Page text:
Discuss discussion_section_3

Published on December 7th, 2014 | by Discussion Questions

Is it right to joke about Ebola?





GRANT WRITES: How do you guys feel about Ebola jokes? I don’t like them one bit. When someone brings one up I either leave the group or change the subject. How do rebelutionaries in Africa feel about this? That’s the thing I’ve been wondering.


Share Your Thoughts in the Comment Section!

There are currently 4 Comment(s)


Have something else you’d like to discuss? Just submit your question or topic (and any elaboration you’d like to provide) using our Submit Content Page. We look forward to hearing from you.








About the Author

are submitted by real rebelutionaries who are looking for godly answers to tough questions and lively conversation with other young adults. You can join the conversation by commenting below. If you'd like to submit your own discussion question, email us at [email protected]



  • Hey Grant. I wish I could answer. But recently God has been teaching me to hold my tongue (as you well know, if you’re the Grant I think you are) and only teach what I know to be true, instead of just my opinion.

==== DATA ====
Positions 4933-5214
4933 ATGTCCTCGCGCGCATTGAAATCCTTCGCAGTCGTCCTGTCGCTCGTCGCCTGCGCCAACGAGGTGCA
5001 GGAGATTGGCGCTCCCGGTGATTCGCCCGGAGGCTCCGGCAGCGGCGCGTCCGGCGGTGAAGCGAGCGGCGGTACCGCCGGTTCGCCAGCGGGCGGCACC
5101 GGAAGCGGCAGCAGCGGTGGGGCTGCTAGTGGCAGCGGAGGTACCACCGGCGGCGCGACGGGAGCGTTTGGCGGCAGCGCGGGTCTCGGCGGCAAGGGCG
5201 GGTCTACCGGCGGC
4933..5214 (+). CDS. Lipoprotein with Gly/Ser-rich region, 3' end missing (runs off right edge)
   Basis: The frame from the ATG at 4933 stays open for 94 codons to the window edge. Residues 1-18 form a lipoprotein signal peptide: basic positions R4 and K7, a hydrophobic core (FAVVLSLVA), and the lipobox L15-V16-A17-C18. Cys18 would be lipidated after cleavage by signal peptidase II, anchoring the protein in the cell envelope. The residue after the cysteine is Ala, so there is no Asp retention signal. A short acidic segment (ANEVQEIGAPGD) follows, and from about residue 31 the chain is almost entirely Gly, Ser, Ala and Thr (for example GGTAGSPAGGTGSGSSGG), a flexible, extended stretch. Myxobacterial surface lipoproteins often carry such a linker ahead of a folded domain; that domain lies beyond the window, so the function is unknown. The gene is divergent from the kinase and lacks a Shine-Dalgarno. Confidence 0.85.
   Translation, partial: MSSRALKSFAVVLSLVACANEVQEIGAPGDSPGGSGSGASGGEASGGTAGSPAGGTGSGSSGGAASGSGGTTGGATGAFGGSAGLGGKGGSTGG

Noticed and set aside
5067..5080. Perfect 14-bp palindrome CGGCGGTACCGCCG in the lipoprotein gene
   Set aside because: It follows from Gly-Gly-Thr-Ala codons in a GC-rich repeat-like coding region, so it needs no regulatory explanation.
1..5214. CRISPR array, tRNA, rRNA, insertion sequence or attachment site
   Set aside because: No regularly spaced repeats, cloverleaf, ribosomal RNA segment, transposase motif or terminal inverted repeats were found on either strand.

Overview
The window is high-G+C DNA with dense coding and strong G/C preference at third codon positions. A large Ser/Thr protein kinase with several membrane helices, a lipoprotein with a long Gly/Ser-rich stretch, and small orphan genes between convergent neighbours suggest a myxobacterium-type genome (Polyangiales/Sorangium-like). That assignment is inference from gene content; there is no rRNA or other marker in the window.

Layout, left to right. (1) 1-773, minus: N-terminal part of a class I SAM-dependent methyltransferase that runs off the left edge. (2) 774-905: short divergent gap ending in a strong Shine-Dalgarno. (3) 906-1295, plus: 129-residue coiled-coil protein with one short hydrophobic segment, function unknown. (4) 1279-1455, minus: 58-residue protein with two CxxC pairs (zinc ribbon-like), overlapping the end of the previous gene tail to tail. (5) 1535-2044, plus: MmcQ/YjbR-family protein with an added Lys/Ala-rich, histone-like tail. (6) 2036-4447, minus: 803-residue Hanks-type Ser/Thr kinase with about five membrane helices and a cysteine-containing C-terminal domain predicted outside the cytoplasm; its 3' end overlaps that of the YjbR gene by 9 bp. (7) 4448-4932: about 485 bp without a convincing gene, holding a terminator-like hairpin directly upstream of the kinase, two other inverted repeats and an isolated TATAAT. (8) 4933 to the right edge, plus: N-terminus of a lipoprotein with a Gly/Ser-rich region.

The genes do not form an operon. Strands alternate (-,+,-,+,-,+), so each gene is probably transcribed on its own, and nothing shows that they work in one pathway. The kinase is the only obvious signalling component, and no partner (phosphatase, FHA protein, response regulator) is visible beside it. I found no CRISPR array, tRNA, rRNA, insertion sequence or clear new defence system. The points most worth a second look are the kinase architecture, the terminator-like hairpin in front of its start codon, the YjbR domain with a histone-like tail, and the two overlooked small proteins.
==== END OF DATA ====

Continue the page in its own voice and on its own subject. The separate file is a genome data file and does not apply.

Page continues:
However, my family and I do make jokes about Ebola along with about the president of the USA, about the different races, etc. but all in the privacy of our family. That way, there is little chance it will be misunderstood and taken badly. When we make jokes like that, we are anything but series. Humor is sometimes our way of saying “Even though this scares me, it has no power over me”. Now, because these kind of jokes can easily be taken badly in public, I rarely make jokes like this outside the home.

    Now, that is just what I currently do. I also would appreciate an answer to Grant’s question, because it is very important.

    • Sounds like controlling the words you say is something that we are all working on…

      • Yep…

        • I love the way James compares the tongue to a ship in James 3. It’s hard to read every time… :(

          • In general, I talk too much. That’s why I’m glad there are people like my friend The Sword Bearer who are quiet enough to listen and force me to be quiet in order to benefit from their wisdom.

          • mimeforJESUS

            I think I need a friend who forces me to be quiet too!

  • alana

    I have no choice but to listen to my classmates make these jokes.I don’t participate in this, because I don’t find the jokes funny and it’s not something we should be joking about. I don’t know why they joke about something so serious.

  • Kim

    I live in Uganda, East Africa. Ebola has not been in Uganda, but anyone coming into the country has to fill out a health sheet, have their temperatures taken, and hands sprayed! Like Alana, I don’t think it’s right to joke about Ebola. For some people, it hits too close to home.